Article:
What can you do for relief?
When to Visit a Podiatrist
If pain persists, visit your podiatrist. Bunions tend to get larger and more painful if left untreated, making non-surgical treatment less of an option.
Diagnosis and Treatment
Treatment options vary with the type and severity of each bunion, although identifying the deformity early in its development is important in avoiding surgery. The primary goal of most early treatment options is to relieve pressure on the bunion and halt the progression of the joint deformity.
A podiatrist may recommend these treatments:
Padding and Taping: Often the first step in a treatment plan, padding the bunion minimises pain and allows the patient to continue a normal, active life. Taping helps keep the foot in a normal position, thus reducing stress and pain.
Medication: Anti-inflammatory drugs and cortisone injections are often prescribed to ease the acute pain and inflammation caused by joint deformities.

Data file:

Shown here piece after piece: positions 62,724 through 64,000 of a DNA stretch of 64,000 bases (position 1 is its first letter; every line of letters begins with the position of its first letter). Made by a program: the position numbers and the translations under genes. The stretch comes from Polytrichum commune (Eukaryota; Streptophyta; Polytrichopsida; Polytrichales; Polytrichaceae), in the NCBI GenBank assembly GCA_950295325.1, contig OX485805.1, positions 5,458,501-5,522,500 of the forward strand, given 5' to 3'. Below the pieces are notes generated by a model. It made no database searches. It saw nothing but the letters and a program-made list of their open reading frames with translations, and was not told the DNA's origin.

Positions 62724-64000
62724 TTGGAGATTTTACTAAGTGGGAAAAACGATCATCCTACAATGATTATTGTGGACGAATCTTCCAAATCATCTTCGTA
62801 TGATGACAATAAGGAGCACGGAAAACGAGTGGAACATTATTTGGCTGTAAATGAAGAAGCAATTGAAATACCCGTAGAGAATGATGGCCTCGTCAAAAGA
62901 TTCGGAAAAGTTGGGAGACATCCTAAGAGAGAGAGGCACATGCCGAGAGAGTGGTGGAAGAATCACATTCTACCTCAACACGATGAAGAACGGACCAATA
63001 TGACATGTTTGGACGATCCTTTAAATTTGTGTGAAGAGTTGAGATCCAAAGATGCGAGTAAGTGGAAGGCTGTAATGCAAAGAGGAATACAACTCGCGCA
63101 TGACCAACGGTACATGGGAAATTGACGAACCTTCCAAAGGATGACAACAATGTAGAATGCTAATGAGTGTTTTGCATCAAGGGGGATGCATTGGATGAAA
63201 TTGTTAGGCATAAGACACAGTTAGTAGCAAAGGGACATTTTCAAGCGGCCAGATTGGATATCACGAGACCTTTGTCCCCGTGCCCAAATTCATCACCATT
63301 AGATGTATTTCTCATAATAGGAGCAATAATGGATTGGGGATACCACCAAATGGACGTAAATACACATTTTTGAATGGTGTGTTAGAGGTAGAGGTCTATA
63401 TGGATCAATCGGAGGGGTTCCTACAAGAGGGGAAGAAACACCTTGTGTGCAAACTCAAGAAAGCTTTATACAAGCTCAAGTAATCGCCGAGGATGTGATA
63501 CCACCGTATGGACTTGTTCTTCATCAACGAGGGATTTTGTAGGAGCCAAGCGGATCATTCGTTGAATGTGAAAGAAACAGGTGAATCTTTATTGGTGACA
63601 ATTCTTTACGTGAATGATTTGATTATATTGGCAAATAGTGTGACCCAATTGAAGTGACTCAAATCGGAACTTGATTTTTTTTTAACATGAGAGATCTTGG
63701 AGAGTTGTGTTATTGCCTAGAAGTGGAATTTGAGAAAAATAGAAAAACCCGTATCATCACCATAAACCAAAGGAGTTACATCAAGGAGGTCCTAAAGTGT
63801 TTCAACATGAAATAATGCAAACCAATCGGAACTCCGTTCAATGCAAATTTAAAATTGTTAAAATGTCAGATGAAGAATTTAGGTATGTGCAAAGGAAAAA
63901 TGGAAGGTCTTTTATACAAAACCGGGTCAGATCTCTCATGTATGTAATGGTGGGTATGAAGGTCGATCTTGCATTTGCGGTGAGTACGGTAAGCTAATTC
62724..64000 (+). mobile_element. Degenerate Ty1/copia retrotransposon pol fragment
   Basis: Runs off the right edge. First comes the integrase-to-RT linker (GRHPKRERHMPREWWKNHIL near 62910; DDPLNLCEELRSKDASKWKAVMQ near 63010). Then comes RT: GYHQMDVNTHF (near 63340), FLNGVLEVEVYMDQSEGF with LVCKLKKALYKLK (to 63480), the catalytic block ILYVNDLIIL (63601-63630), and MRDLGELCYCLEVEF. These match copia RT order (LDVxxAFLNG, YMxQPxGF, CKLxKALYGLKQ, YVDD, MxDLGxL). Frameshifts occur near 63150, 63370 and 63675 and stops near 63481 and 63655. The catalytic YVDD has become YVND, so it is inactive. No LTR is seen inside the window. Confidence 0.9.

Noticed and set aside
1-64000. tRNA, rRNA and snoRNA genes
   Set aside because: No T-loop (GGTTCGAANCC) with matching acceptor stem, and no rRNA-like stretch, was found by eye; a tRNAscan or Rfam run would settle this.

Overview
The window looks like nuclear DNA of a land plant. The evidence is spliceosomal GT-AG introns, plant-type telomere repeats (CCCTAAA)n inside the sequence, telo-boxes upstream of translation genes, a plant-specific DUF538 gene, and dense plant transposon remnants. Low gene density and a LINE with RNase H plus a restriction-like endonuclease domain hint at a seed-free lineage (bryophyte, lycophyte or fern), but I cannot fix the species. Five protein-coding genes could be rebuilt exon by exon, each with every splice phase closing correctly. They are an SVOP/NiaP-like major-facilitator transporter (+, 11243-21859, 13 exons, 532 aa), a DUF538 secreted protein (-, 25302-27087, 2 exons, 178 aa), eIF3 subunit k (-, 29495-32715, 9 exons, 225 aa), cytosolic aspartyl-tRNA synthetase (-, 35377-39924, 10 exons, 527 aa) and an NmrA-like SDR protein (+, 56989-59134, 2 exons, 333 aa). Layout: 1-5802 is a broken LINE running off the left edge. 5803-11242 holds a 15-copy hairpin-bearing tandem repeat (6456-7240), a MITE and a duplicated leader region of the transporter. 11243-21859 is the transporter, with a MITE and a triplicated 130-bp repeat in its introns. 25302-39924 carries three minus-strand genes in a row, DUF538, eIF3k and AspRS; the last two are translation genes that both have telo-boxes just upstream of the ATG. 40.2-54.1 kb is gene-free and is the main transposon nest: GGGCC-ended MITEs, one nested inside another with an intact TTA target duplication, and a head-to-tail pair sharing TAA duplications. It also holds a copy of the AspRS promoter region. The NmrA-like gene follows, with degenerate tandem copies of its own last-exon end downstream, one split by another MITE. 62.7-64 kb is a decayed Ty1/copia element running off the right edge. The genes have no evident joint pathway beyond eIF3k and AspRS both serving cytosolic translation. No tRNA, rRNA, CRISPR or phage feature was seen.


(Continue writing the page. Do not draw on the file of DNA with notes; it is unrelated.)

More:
Physiotherapy: Often used to provide relief of the inflammation and bunion pain. Ultrasound therapy is a popular technique for treating bunions and their associated soft tissue involvement.
Orthotics: Shoe inserts may be useful in controlling foot function and may reduce symptoms and prevent worsening of the deformity.
Surgical Options: When early treatments fail or the bunion progresses past the threshold for such options, a visit to an Orthopaedic surgeon may become necessary to relieve pressure and repair the toe joint. The surgery will remove the bony enlargement, restore the normal alignment of the toe joint, and relieve pain.
A simple bunionectomy, in which only the bony prominence is removed, may be used for the less severe deformity. Severe bunions may require a more involved procedure, which includes cutting the bone and realigning the joint. Recuperation takes time, and swelling and some discomfort are common for several weeks following surgery. Pain, however, is easily managed with medications prescribed by your podiatrist. Your podiatrist wants you to have a satisfactory and speedy recovery, and this can be achieved by carefully following the postoperative instructions that you have discussed prior to and immediately after surgery.
There are some steps that may help prevent, or at least slow, the progression of bunions: